So how do you know if you have found the best pillow for your sleep style? Simple: if your neck tilts in any direction when your head is on the pillow, you’re out of alignment, so pick another. According to the American Sleep Association (ASA), your pillow requirements will change as you get older and need more support, so your ideal pillow five years ago might feel very different now.
Types of pillow material
If you’ve bought a cheap pillow from a local department store, it’s probably made of synthetic polyester. While they’re worth looking at if you’re on a tight budget, they tend to flatten out and absorb heat easily. These didn’t make the grade for our search for the best pillows.
Next up you have feather and down pillows. A traditional and popular choice, these pillows tend to be very soft and luxurious, molding to suit your neck. They do tend to clump and will need to be plumped regularly and they need to be professionally cleaned. If you suffer from allergies, these should be avoided.
Memory foam has become very popular in recent years, with this style of pillow contouring to your individual shape, while they’re also hypoallergenic. Memory foam pillows can be quite firm, so tend to be popular choices for those suffering from neck pain. They do retain heat, which can be an issue and they can be pretty heavy as well.
Then there’s microfiber. While some incredibly cheap pillows use a form of microfiber filling, this is a completely different proposition to the latest premium microfiber pillows. These aim to be soft and fluffy like down and feather pillows but provide the support of memory foam. They’re also good at dissipating heat and don’t trap perspiration, though you do pay a premium for this luxury.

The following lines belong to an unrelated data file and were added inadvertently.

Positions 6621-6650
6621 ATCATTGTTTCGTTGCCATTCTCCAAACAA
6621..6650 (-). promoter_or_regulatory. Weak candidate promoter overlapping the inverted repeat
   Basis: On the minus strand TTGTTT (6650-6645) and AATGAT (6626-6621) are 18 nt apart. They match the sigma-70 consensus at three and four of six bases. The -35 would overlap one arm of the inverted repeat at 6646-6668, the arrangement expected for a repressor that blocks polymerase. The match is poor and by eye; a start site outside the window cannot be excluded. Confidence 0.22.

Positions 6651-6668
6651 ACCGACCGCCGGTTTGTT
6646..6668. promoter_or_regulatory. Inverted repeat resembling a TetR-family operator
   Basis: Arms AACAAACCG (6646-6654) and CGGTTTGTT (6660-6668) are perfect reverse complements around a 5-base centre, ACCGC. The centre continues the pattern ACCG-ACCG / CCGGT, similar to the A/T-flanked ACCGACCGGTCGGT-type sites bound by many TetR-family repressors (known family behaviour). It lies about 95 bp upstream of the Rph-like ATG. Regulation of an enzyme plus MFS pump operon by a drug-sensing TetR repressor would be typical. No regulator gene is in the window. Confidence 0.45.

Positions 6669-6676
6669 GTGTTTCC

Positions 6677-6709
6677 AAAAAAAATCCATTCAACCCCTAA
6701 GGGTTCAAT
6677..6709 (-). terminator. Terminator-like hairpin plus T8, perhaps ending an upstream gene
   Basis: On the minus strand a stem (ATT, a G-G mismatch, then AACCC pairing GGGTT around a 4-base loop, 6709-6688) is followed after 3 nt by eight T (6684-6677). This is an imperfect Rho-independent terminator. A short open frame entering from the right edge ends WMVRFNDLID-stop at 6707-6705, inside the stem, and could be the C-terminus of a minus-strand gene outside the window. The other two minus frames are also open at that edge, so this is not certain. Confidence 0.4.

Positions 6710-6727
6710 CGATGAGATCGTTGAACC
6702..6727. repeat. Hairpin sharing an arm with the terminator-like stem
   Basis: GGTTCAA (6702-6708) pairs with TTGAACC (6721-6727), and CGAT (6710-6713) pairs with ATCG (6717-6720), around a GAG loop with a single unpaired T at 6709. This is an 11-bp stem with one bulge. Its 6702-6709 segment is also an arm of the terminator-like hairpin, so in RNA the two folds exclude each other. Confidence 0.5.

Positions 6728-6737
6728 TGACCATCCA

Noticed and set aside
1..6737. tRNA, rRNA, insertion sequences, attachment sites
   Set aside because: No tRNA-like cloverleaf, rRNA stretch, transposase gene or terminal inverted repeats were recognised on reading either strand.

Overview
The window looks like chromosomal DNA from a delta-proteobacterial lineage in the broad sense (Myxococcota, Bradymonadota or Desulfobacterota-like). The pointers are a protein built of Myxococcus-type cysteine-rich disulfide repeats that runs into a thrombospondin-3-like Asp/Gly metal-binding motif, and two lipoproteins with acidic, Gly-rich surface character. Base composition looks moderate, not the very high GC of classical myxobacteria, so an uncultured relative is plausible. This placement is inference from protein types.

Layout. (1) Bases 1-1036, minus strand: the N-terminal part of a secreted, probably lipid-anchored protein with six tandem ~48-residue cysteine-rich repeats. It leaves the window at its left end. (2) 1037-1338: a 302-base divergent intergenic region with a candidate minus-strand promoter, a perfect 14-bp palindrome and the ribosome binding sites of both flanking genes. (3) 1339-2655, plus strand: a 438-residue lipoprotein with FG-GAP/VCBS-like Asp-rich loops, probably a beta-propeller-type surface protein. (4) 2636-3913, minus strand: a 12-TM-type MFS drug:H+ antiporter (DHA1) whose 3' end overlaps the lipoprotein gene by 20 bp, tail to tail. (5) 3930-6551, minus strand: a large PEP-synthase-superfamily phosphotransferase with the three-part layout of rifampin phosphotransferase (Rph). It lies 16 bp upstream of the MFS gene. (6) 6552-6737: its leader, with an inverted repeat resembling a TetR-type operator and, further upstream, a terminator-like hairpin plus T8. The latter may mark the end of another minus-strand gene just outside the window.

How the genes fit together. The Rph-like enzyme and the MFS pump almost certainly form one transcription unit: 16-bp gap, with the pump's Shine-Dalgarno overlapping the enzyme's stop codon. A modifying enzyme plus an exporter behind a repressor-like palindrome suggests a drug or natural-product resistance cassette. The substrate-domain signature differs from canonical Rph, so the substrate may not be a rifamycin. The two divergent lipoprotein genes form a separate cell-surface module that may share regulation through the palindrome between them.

Many pillow companies offer decent trial periods, and this is something that can be really worthwhile as according to the ASA, it takes a minimum of two weeks for someone to become accustomed to their new pillow, and at least a month before a pillow is properly broken in.
Not as popular as other fillings is latex. These have a similar feel to memory foam pillows, but they stay cooler for longer, while they can hold their shape very well. Durable and naturally hypoallergenic, they can be pretty heavy and expensive.
Firm vs soft: Which pillow do I need?
How hard or soft your pillow should be really comes down to personal preference. Through our testing, we’ve found that most side sleepers tend to prefer the thicker, softer pillows while back sleepers like pillows that are firmer but thinner. We suggest looking for a pillow that fills in the gap between the bed and your head, filling the space around your neck and shoulders to give you enough support and help keep your back aligned properly.
How we tested pillows
We gathered a dozen testers to try out most of the pillows in our guide. Because it takes a month for you to get used to a new pillow, and three months for the pillow to be properly worn in, we checked in with our testers several times over the course of six months. The pillow each tester was given to try matched with their personal sleeping style.
We weren't too surprised to find most of the testers were happy with their pillow and provided great feedback. This was mostly due to the fact we research pillows for several months, including reading personal reviews, so we chose the top pillows in each category. One of the surprising bits of feedback we received was from one of the testers using the Beckham hotel gel pillow. This particular sleeper used a sleep apnea machine, so finding a comfortable and supportive pillow was important. This particular pillow was exactly what he needed. It didn't interfere with the mask or tubing, wasn't too high or too low, kept his neck straight and supported, and allowed him to comfortably move from back to side during the night.